Wolf Talks About OGN’s APEX? Yes, Please!
While it may seem like he’s moved on to greener rifts, former Overwatch League caster Wolf Schröder still has a lot of love to give to his old scene. Whether it’s reacting to the fantastic meta that fluidified the May Melee, or gleaming with glee at the fact that Dallas Fuel’s Element Mystic reunion tour gave us one of the best narrative arcs in all of Overwatch history, Wolf still keeps the game close to his heart.
Overwatch has been a major part of his career for the better part of three years. As a commentator, Wolf was a fixture in some of the game’s most iconic competitive moments that still resonate in the hearts of many fans today. Wolf sat down with GGRecon to discuss everything from his new venture in the LCK to his thoughts on the current workings of the Overwatch League, but where would we be if we didn’t get the chance to talk to Wolf about Overwatch’s holy grail - OGN’s APEX.
Hustlers and Trailblazers
Even though it's been almost three years since its conclusion and has fallen behind the curve in terms of how its gameplay stands the test of time, APEX is still considered by many to be the gold standard for production, narrative show-casing, and competitiveness for a majority of the game's lifespan. It really is the tournament that showcases the best esports has to offer, yes even beyond just Overwatch. For those who weren't there, it's difficult to imagine the spectacle only through word of mouth, but Wolf's passion and love for his first tournament series in Overwatch infectious, and his story on becoming one of the narrators for such a respected event, is just as riveting.
“I had some experience casting the game, and I had watched a ton because I was really hoping I was going to get a chance to commentate OW. I think the Shanghai World Cup event was the first one that was really big, but I had been getting ready to cast Overwatch for a long time before that.
“At the time, I saw that StarCraft II was on a very massive decline, and it was not even regular work for me anymore. Heroes of the Storm wasn’t doing very well viewership-wise as well, and these were the honest truths I had to think about."
"I had to look at where my career could potentially go, and it just didn’t seem like Heroes or SCII was going to be it."
As Wolf's career as a HotS and SC2 caster seemed to be coming to an increasingly narrower finish, and Wolf would wonder what game would give him that big break he needed to make it further in his casting career. He spent a lot of time hoping that League of Legends would be the opportunity he needed, but of course, something else came knocking.
“When Overwatch came out, and it seemed really popular, I thought, well, if I don’t make this work, then I might be in trouble. I really needed to get into it, and I was nervous cause I'd never cast an FPS game before. I had gone from RTS to MOBA to FPS, and Overwatch is also a crazy fast FPS, so I was like, ‘I don’t know if I’m going to be able to do this.' I thought, 'let’s wait and see, let’s watch it, let’s feel it out, and if I get the opportunity, I’ll go for it.”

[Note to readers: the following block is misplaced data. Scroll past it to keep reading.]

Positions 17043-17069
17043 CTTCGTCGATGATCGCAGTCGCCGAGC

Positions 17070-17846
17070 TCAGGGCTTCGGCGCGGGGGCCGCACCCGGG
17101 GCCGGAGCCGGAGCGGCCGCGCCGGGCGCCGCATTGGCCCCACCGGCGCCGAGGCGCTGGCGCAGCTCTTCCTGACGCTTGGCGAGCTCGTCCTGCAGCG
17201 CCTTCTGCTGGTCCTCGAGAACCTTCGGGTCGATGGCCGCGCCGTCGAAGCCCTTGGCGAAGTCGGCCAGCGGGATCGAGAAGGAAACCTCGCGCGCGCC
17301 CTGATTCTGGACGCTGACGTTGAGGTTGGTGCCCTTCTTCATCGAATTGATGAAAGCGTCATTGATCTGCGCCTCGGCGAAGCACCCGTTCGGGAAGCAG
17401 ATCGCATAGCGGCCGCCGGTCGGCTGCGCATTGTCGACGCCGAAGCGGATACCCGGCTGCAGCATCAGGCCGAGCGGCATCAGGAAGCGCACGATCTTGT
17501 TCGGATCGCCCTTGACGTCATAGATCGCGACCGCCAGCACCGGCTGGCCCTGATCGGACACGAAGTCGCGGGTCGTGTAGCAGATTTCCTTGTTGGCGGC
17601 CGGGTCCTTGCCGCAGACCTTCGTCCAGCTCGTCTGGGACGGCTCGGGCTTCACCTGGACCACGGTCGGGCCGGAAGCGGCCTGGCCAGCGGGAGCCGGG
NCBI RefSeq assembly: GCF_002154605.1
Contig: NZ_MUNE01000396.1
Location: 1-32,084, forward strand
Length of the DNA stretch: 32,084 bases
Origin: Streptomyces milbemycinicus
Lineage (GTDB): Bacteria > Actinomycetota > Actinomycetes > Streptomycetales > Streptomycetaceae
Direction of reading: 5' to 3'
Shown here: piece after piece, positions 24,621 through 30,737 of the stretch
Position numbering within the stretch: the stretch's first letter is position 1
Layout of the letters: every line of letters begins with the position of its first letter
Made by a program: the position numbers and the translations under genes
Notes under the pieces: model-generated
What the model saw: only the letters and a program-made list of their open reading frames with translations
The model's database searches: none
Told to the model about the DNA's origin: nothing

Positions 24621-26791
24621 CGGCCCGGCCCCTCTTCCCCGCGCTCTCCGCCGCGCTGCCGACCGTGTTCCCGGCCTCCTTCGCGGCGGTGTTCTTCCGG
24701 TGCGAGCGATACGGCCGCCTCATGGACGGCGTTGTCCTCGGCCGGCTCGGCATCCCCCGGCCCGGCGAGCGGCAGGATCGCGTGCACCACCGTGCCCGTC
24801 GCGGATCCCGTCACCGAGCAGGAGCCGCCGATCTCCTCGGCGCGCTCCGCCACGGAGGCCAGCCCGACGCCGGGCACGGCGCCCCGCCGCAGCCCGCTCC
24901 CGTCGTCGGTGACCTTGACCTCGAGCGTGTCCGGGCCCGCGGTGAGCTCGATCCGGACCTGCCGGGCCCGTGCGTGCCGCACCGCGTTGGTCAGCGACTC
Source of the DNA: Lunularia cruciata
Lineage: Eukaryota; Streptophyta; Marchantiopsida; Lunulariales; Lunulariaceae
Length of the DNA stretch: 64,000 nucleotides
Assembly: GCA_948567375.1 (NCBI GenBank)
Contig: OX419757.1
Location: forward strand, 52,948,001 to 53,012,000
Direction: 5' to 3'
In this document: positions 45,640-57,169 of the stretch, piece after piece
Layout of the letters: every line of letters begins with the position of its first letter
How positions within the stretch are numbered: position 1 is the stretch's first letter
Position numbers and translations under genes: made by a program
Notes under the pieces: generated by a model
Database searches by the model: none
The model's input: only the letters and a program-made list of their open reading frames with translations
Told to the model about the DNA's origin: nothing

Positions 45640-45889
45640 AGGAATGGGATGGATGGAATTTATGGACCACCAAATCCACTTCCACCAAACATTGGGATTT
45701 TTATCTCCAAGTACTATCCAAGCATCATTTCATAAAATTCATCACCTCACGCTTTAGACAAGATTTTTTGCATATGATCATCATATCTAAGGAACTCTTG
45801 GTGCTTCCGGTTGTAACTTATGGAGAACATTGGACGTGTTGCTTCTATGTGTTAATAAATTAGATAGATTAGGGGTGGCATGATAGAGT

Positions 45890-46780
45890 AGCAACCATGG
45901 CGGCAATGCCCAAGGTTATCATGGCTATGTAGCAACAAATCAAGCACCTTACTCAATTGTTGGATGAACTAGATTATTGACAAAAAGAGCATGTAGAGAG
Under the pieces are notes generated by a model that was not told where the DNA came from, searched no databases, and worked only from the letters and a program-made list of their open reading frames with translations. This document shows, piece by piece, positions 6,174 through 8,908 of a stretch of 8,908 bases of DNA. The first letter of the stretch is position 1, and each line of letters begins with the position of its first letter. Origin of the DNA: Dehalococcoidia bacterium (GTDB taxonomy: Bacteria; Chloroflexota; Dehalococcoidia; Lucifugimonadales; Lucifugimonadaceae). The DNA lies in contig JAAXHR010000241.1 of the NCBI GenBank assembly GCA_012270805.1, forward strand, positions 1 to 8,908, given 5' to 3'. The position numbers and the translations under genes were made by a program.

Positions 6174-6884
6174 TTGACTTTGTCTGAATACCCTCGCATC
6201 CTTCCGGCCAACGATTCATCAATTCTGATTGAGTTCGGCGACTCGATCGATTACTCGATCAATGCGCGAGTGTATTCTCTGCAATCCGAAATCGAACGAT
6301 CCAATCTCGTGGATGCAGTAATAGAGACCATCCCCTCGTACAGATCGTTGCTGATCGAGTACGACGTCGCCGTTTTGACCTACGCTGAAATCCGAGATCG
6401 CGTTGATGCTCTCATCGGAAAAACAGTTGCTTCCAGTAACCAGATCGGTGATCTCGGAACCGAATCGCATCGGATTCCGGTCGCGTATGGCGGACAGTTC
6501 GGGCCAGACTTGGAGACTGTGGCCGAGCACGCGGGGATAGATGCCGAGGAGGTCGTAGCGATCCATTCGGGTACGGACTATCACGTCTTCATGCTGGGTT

“Then Monte and DoA came to me one day and said 'we're leaving Korea, were going to do the Overwatch League, if you want to commentate APEX, get in there.' It wasn’t just for me; it was for all the other casters. Everybody had an opportunity to cast, so I felt really excited but also nervous. If OGN didn’t choose me, that would have just been it. I wouldn’t have ever had my chance. "
“Most people don’t know this, but at that time, I was not a full-time commentator at OGN, whereas everyone else in the pool was salaried, because I was not salaried; there was a lot of pushback about using me. So, I was really nervous, so I thought, ‘I’m not going to get this, and I’m going to be really sad, it was going to be a tragedy.' I was really worked up about it. I was talking to PapaSmithy every night about it, and he pushed really hard for me to get it at OGN. Papa Smithy was one of the people who really pushed with OGN to give me the opportunity, and finally, they said, ‘Okay, let’s give him a go, let’s get him a chance to start in Season 3.”
Through the passion, hard work, and right connections, Wolf made his way onto the APEX casting desk, and in tried and true fashion, like many of his colleagues, Overwatch gave him a trial by fire. To this day it remains the most difficult game to cast for him, comparatively to StarCraft II, Heroes of the Storm, League of Legends, and (yes) even World of Tanks.
“It took me about a year to get comfortable casting in Overwatch. Even though a lot of people say some of my casts back in APEX were really good, I never really felt comfortable in APEX. I always thought, ‘I’m not living up to the fans expectations; I’m not doing well enough.' I never felt like I was doing my best work at the time. Even though people look back really fondly on that era, the whole time I was like this is not good enough.'
“I do sometimes go back and watch APEX games; I look back and see some of the things I said. I’m actually often shocked at some of the things I said, realised, and did back then. Even looking back, I’m like, ‘ooh, you don’t want to go back there, but then once I watch it, I realise, I did pretty good! I was kind of on top of it!’ I think the reality is that during that time, no one really knew how to cast Overwatch very well yet, it was so new. So, I maybe had too high a standard for myself, so did everyone else, but we figured it out eventually. It was a hard time; I was so scared that if I failed or did badly, I wasn’t going to get a chance in the future.”